It’s important to maximise your workforce’s health and lower their disease risk by encouraging them to move more often.

Openly praising those who take regular breaks and eat lunch away from their desks will help to show staff that moving away from the office is a good thing and not a sign of slacking.

4. Office chairs and desks can cause chronic back and neck pain

Invest in ergonomic chairs and desks to encourage good posture and reduce absenteeism.

Chronic back and neck pain is one of the most common causes of prolonged time off work. It is often brought on by sitting on a chair that does not encourage good posture. So you can minimise the risk of future back problems in your workforce by investing in ergonomic furniture.

Ideally, opt for chairs that specifically support the lower (lumbar) region, have adjustable seat and armrest heights (so they can be customised for each employee) and include a footstool and free-floating tilt mechanism that allows the seat base to tilt when the backrest does – mimicking natural movement. This should help reduce employee time off due to repetitive strain injury or musculoskeletal pain.

5. Unhealthy eating habits can increase obesity and ill health among staff

Stock your office with healthy treats to help keep employees fighting fit.

The occasional team pizza or after-work drink can be invaluable for building morale and showing staff that their hard work is appreciated. But avoid making food-related treats the norm in your office.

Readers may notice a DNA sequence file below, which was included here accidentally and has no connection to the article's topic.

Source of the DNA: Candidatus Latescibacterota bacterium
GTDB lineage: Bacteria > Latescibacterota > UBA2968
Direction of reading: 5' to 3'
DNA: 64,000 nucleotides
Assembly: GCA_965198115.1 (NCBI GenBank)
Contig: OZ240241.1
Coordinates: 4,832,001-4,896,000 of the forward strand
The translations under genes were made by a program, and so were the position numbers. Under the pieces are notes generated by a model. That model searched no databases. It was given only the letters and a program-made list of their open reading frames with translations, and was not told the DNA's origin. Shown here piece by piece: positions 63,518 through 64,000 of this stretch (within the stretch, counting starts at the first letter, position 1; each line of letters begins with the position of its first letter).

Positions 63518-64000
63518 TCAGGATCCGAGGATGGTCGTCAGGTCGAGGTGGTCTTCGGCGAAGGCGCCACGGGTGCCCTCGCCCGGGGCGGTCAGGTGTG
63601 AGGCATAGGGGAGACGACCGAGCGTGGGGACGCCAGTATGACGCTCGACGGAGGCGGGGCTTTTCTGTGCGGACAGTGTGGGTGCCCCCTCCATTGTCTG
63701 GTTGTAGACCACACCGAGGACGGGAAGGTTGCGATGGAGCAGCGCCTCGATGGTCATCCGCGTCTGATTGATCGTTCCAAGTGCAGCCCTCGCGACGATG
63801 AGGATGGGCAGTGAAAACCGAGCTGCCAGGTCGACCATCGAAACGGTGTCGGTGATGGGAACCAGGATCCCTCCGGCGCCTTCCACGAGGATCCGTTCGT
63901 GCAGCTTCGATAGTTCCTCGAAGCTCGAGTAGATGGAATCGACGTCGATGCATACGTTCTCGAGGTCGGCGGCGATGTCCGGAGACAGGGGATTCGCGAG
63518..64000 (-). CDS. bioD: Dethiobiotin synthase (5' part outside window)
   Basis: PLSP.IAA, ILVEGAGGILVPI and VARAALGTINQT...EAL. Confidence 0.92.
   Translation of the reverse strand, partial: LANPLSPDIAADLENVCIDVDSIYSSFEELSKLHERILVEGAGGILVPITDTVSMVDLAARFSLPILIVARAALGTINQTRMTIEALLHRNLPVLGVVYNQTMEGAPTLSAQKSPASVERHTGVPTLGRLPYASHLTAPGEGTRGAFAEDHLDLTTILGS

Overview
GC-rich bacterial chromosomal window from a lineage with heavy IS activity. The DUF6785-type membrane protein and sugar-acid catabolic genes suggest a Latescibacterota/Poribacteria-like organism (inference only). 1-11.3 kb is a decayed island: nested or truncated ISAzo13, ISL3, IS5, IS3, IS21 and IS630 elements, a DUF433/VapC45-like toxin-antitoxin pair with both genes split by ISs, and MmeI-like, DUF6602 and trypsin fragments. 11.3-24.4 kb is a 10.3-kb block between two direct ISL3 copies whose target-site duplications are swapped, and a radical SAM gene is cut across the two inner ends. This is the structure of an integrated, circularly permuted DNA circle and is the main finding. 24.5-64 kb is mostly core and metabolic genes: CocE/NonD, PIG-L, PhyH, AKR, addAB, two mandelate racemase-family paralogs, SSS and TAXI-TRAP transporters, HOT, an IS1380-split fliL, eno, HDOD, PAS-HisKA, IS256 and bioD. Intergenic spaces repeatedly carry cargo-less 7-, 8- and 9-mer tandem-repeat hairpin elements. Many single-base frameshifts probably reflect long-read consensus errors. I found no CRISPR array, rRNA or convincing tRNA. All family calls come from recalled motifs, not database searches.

As the majority of waking hours are spent at work, a person’s dietary habits will be significantly influenced by the food that’s available in the office or company canteen. You don’t have to go as far as implementing outright bans on less healthy foods. However, making small changes like replacing a junk-filled vending machine with fruit bars and providing healthy, but affordable, on-site food options can make a big difference.

Also reflect on office cultures, such as bringing in cakes on every staff member’s birthday. Suggest a healthier option, like an early finish for the birthday celebrant. Creating a culture that’s centred on healthy habits will go a long way to reducing disease associated with poor dietary choices, and will ultimately reduce a loss of productivity due to time off for doctor’s appointments, tests and ill health.

Healthy office, healthy workforce

With workplaces focused on business outcomes and turnover, there is no time to reflect on the actual environment staff members work in every day. However, as this article demonstrates, failure to look closely at everything within an office – from the food your staff members can access, to the chairs they sit on and the air they breathe – could cost you severely in the long-term.

The research shows that poorly-designed workplaces harm employee health and decrease productivity. If any of the health hazards outlined in this article are a common sight in your office, it’s time to make a change.